Thirty years ago, June was a young widow with a hopeless crush on Craig Kirtz, a disc jockey at a local rock station. To her surprise, he struck up a friendship with her that seemed headed for something more. But it was June’s thirteen-year-old daughter, Bobbie, whom Craig had wanted all along.
Now an adult, Bobbie has tried to keep the illicit relationship buried safely in the past. But when she discovers that Craig had similarly targeted other young girls, she returns home after a long absence with a singular purpose: to bring Craig to trial. Her efforts are greeted with hostility: June remembers things differently than Bobbie, and Craig insists he has done nothing wrong. As their traumatic history is relived in the courtroom, Bobbie and June must face the choices they made and try to make sense of the pain they endured while seeking justice at long last.
About the Author
Marti Leimbach is the author of several novels, including the international bestseller Dying Young, which was made into a major motion picture starring Julia Roberts; Daniel Isn't Talking; and The Man from Saigon. She lives in England and teaches at Oxford University's creative writing program.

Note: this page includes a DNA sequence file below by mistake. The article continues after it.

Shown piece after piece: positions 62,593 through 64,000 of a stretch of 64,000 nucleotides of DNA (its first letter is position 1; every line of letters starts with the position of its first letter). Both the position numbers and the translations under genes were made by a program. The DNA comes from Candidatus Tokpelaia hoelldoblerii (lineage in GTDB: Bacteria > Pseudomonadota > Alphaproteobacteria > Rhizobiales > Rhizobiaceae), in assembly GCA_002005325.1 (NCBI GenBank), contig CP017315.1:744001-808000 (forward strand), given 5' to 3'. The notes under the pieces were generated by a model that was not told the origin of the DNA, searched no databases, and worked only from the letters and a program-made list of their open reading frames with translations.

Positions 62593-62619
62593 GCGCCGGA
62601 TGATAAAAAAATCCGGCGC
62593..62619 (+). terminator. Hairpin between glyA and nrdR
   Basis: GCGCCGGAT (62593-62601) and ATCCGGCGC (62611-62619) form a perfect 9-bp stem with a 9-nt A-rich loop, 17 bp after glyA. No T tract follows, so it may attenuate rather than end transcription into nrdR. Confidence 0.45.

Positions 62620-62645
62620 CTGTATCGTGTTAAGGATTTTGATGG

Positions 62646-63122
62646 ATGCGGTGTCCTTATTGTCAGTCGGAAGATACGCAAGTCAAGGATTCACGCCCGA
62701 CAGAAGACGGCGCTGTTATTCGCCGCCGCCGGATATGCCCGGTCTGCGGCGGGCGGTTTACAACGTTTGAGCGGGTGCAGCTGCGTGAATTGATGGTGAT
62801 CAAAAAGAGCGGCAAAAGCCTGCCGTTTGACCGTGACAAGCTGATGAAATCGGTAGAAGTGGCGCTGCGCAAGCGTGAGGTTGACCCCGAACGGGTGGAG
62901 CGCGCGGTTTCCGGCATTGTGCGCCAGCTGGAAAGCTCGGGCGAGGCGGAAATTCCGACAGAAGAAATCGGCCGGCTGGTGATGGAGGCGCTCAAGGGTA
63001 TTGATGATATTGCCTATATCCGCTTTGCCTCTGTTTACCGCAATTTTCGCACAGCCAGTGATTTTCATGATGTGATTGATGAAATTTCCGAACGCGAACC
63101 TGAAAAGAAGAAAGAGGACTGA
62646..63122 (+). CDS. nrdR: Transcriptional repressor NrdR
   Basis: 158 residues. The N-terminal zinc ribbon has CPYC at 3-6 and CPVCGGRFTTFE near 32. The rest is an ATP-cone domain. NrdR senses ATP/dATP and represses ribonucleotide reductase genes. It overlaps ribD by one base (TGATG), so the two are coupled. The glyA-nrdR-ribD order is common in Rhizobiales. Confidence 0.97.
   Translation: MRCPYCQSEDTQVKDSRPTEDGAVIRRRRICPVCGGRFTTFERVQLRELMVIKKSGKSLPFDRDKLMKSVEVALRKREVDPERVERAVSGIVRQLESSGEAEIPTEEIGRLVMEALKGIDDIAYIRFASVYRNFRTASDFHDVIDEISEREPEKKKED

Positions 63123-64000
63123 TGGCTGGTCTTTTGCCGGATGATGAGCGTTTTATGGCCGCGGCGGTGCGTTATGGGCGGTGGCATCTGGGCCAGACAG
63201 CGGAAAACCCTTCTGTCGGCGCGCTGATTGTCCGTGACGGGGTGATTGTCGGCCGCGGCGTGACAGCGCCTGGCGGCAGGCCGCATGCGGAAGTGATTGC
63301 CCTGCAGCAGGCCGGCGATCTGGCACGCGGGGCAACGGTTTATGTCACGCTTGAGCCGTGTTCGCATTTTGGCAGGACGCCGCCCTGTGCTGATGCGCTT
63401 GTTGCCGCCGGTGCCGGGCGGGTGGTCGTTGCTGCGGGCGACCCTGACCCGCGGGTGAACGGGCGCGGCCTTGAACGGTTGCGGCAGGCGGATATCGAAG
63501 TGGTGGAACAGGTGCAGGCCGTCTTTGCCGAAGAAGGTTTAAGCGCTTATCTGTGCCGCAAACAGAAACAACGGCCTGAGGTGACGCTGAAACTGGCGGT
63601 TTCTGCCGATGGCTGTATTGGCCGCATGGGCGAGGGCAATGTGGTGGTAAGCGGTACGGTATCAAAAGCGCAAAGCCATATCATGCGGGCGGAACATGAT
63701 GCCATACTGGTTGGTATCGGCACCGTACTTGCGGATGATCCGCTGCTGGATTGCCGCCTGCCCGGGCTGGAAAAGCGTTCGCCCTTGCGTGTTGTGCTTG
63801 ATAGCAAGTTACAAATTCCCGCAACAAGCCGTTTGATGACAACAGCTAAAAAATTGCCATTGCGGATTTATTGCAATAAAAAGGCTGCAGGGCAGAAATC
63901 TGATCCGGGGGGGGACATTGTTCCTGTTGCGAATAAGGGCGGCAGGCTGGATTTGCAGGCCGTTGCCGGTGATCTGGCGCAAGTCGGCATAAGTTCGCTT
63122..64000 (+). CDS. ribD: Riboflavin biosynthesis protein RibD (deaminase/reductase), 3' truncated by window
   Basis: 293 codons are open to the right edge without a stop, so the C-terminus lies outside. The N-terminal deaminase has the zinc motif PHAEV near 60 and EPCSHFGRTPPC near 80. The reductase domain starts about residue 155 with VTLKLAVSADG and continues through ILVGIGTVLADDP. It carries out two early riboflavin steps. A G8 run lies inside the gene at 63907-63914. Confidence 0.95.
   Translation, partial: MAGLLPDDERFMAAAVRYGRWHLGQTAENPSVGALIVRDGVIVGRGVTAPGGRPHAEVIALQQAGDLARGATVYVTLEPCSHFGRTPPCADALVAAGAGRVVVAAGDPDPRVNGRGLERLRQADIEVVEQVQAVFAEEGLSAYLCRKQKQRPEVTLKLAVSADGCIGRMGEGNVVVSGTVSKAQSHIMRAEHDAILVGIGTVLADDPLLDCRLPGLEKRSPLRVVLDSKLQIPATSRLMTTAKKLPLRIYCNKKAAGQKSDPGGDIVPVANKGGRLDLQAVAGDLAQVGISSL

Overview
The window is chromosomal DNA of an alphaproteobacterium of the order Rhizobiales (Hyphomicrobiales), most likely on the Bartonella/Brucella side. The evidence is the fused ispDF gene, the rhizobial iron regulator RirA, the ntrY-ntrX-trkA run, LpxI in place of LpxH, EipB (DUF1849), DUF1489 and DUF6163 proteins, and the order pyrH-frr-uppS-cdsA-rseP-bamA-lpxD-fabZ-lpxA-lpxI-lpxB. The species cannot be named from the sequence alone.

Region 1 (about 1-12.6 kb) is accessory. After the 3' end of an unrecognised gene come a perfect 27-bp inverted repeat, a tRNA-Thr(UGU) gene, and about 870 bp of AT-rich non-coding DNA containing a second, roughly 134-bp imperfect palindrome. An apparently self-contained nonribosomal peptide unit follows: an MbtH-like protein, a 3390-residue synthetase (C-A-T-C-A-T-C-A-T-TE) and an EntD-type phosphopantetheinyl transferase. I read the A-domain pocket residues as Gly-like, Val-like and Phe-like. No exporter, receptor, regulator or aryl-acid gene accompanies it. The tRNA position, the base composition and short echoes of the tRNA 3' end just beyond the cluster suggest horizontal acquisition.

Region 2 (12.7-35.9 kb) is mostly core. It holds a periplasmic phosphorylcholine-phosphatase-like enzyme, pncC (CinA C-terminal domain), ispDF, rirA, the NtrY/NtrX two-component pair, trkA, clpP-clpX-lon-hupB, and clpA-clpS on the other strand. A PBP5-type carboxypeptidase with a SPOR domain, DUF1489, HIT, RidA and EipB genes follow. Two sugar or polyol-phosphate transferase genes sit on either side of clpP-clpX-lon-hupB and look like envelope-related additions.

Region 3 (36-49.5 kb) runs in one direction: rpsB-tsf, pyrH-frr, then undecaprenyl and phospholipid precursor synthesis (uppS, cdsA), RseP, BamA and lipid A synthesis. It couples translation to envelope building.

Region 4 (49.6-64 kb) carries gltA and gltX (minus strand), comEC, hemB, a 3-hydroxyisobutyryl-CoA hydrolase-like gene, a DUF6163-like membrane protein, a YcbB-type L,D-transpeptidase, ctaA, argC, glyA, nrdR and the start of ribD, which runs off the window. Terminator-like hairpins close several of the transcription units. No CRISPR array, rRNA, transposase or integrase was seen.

“Powerful. . . . Unique and unflinching.” —Bustle
“Age of Consent is spellbinding.” —Whitney Otto, author of Eight Girls Taking Pictures
“Powerful. . . . Absorbing and timely.” —New York Journal of Books “This thrilling novel forces us to ask to whom do we owe our loyalties—to those we love, or to ourselves.” —Mary Morris, author of The Jazz Palace
“Leimbach’s structure is brilliant. . . The power and beauty of Leimbach’s writing is a balm even in the story’s darkest moments.” —The Connecticut Post
“A nuanced portrayal of a mother and daughter at once linked and divided by a ferociously exploitative man. . . . The novel brings memorable depth to issues often oversimplified; Leimbach’s scenes are convincing, whether they portray harrowing abuse or subtle moments of healing.” —Publishers Weekly
“An account of estrangement between mother and daughter and the toll abuse can take on a family. Told partly through flashback and partly through court testimony, this unhappy tale is woven with pain and fractured relationships. . . . The story will keep readers turning pages until the bitter end.” —Library Journal
“Leimbach is known for tackling tough subjects in an unflinching manner, and this novel is no exception. . . . Readers who enjoy issue-driven women’s fiction—and who can handle the dark subject matter—will be moved by Bobbie’s story.” —Booklist (starred review)